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Science Technology

Building an 'Invisibility Cloak' With Electromagnetic Fields 71

Posted by Soulskill
from the easier-than-building-them-with-corn-fields dept.
Nerval's Lobster writes "University of Toronto researchers have demonstrated an invisibility cloak that hides objects within an electromagnetic field, rather than swaddling it in meta-materials as other approaches require. Instead of covering an object completely in an opaque cloak that then mimics the appearance of empty air, the technique developed by university engineering Prof. George Eleftheriades and Ph.D. candidate Michael Selvanayagam makes objects invisible using the ability of electromagnetic fields to redirect or scatter waves of energy. The approach is similar to that of 'stealth' aircraft whose skin is made of material that absorbs the energy from radar systems and deflects the rest away from the radar detectors that sent them. Rather than scattering radio waves passively due to the shape of its exterior, however, the Toronto pair's 'cloak' deflects energy using an electromagnetic field projected by antennas that surround the object being hidden. Most of the proposals in a long list of 'invisibility cloaks' announced during the past few years actually conceal objects by covering them with an opaque blanket, which becomes 'invisible' by displaying an image of what the space it occupies would look like if neither the cloak nor the object it concealed were present. An invisibility cloak concealing an adolescent wizard hiding in a corner, for example, would display an image of the walls behind it in an effort to fool observers into thinking there was no young wizard present to block their view of the empty corner. 'We've taken an electrical engineering approach, but that's what we are excited about,' Eleftheriades said in a public announcement of the paper's publication. (The full text is available as a free PDF here.)"
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Building an 'Invisibility Cloak' With Electromagnetic Fields

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  • Error, Error. (Score:5, Interesting)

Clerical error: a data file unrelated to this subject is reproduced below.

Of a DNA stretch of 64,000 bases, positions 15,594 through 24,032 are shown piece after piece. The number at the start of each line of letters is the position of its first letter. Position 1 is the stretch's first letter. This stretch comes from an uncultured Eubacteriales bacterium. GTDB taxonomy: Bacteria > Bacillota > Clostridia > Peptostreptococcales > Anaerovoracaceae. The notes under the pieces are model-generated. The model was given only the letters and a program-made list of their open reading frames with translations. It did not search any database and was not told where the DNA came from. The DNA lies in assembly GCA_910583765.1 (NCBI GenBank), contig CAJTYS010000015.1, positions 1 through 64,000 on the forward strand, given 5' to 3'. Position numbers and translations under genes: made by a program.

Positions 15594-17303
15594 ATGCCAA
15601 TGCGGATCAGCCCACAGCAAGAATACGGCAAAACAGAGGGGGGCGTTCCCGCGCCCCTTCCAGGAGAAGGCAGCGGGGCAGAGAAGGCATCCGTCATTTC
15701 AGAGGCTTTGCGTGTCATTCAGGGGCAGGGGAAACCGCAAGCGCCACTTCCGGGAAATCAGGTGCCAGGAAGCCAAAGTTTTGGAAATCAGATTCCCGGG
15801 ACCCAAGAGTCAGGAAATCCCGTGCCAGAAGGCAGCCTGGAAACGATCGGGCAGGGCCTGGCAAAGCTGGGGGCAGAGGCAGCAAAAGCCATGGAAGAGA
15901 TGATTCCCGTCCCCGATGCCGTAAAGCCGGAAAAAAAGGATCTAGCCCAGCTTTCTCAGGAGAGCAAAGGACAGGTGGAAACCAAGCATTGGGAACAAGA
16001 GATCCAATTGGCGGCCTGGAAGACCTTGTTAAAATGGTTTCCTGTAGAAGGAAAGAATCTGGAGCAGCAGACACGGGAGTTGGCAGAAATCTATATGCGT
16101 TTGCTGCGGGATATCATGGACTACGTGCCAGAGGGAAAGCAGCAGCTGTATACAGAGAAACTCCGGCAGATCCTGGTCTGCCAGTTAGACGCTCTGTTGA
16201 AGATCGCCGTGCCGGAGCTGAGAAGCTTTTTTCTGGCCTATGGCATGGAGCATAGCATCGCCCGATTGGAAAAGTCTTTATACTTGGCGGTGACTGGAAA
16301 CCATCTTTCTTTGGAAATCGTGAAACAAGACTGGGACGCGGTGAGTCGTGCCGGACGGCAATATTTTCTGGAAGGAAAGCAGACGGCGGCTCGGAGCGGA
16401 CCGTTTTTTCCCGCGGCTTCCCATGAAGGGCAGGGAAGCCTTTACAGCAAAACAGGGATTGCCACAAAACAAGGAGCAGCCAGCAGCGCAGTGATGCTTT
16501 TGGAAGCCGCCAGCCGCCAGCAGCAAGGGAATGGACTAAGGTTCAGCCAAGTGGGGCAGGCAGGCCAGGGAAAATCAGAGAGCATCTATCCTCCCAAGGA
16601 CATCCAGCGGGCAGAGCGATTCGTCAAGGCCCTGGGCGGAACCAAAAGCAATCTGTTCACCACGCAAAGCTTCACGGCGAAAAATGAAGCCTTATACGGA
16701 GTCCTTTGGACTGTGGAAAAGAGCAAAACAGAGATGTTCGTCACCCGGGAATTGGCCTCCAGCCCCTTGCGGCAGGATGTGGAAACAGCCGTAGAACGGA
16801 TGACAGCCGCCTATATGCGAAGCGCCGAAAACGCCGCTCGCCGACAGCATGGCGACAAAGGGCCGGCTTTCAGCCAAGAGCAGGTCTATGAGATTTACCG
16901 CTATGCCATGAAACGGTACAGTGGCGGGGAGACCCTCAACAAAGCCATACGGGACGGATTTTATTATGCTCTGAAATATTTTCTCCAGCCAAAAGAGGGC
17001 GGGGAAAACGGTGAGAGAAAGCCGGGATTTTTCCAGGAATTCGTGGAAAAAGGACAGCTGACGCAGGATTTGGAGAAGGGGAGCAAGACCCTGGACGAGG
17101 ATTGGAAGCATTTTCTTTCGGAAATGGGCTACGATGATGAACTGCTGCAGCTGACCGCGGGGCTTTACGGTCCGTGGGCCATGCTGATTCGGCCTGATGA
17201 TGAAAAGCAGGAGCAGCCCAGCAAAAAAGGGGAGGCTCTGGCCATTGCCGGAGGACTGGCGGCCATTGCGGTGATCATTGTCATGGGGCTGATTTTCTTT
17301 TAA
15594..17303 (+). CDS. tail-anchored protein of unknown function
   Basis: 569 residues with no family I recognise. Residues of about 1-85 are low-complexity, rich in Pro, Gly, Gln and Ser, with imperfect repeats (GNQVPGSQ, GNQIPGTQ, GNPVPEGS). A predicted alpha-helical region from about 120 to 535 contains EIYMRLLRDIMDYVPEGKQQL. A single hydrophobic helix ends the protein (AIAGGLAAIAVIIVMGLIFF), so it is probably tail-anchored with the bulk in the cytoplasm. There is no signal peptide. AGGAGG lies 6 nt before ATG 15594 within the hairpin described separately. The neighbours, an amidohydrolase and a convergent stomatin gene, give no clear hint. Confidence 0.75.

by girlintraining (1395911) on Wednesday November 13, 2013 @04:28PM (#45417169)

    Invisibility cloaks like this only work within a certain range of EM frequencies. Outside of that range, it won't work; in fact it may even amplify the signal and make it more obvious whatever is being cloaked. And there are some thing no amount of cloak can deal with. You can alter the optical properties of a thing, but if it's out-gassing several thousand degree plumes... you cannot mask the infra red signature of that. These new meta materials may help in communications, but I highly doubt they will ever be able to make large human-sized physical objects disappear to any current multi-sensor technology.

    • Re:Error, Error. (Score:4, Insightful)

      by i kan reed (749298) on Wednesday November 13, 2013 @04:36PM (#45417261) Homepage Journal

      Sure, pragmatic constraints affect every design. But if you're worried about being spotted by cosmic rays, that's a lot better than being worried about being spotted by guards or radar.

      • Re:Error, Error. (Score:4, Interesting)

        by girlintraining (1395911) on Wednesday November 13, 2013 @04:56PM (#45417523)

        Sure, pragmatic constraints affect every design. But if you're worried about being spotted by cosmic rays, that's a lot better than being worried about being spotted by guards or radar.

        I'd be more worried about dying of cancer, honestly. And metamaterials do offer the promise of light-weight shielding against radioactivity in space -- as has been pointed out, they do operate over certain ranges of frequencies. I'm just tired of people calling them 'invisibility cloaks', when all they're doing is reflecting emissions at certain frequencies in a novel fashion. There are a great many useful applications for this... but "invisibility cloak" doesn't make the list. Sorry. That's bad science.